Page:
A few days later, I was informed that the eldest daughter of one of my closest friends lost her battle with cancer. This capped off a twelve month period when I lost one dear friend, Robert Mercer, to cancer--a year when two of my first cousins and one of my husband’s and my oldest and closest friends were diagnosed with the dread disease. I have to admit to having felt quite low recently.

I didn’t let my feelings get in the way of bidding in the Robert’s Snow auctions. Robert’s Snow is a fundraiser dear to my heart. I won three snowflakes in auction 2. Then I bid with abandon in auction three—and won seven snowflakes! I was so sure that someone would outbid me on a number of the snowflakes I won—but no one did. I am truly ecstatic! I can’t wait until Christmas Eve. I don’t plan to open the “snowflake” packages I’ll receive until then. Actually, I plan to let my daughter have the honor of opening the packages for me.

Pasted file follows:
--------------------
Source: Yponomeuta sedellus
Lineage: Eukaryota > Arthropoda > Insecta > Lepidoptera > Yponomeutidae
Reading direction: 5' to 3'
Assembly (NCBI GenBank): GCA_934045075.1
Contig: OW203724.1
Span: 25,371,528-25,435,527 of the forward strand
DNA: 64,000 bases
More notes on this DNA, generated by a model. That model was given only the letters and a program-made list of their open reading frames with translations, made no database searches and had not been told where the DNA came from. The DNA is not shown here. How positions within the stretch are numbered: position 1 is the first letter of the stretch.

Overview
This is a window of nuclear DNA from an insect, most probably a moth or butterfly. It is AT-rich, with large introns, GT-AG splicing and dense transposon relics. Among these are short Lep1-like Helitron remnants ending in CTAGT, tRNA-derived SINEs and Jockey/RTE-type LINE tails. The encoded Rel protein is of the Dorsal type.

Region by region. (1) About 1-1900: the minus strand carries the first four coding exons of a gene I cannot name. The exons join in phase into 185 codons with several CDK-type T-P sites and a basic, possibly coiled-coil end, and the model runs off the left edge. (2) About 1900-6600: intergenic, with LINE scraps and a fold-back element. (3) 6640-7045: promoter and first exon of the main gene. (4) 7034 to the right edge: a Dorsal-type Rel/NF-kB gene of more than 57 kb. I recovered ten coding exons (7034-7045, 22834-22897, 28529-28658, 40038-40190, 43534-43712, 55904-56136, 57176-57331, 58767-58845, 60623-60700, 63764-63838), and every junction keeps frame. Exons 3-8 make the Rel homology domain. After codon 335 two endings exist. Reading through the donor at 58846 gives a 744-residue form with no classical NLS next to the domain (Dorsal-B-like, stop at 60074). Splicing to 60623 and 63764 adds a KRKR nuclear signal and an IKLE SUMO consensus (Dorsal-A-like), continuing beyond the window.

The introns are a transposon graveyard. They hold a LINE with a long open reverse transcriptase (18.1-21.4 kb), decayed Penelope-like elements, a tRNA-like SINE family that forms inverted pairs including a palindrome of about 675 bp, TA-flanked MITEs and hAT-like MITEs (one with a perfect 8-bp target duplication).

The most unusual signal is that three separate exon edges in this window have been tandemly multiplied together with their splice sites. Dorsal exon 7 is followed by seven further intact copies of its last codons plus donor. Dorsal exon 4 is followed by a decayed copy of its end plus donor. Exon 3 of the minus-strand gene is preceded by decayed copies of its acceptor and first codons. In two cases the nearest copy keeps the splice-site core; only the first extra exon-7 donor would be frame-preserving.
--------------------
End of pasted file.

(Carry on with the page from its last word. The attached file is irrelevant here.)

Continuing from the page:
Here’s is the flurry of flakes I won in Robert’s Snow 2007:

Susan Miller’s Snowflake
The Tree

Carol Schwartz’s Snowflake

Stephanie Roth’s Snowflake
Annamouse, Willamouse, and the Snowfall


Juli Kangas’s Snowflake
A Cozy Night for Cuddling Up

Susan Mitchell’s Snowflake

Annie Patterson’s Snowflake
Little Girl and Rabbit

Donald B. Johnson’s Snowflake
Henry Skates on a Pond

Mark Teague’s Snowflake
Larue Skating

Kathy Jakobsen’s Snowflake
Jefferson Memorial/Washington Monument

Elisa Kleven’s Snowflake
The Paper Princess and Her Friends

Please leave a comment if you won any snowflakes in Robert’s Snow 2007. I’d love to know!

My spirits were lifted Friday evening when I went to a Robert’s Snow party hosted by Grace Lin. Most of the Blue Rose Girls were there, including Anna Alter, Alvina Ling, and Libby Koponen. Some of the Robert’s Snow artists were also there to help celebrate: Alissa Imre Geis, Mary Newell DePalma, Rebecca Doughty, Marion Eldridge, and others I didn’t have the opportunity to meet.

From left to right below: Grace's agent Rebecca, Alvina, Grace, Libby, Moi, and Anna

Click here if you’d like to read Grace’s post about the party at her blog.

Thursday, December 6, 2007

Robert's Snow Reprise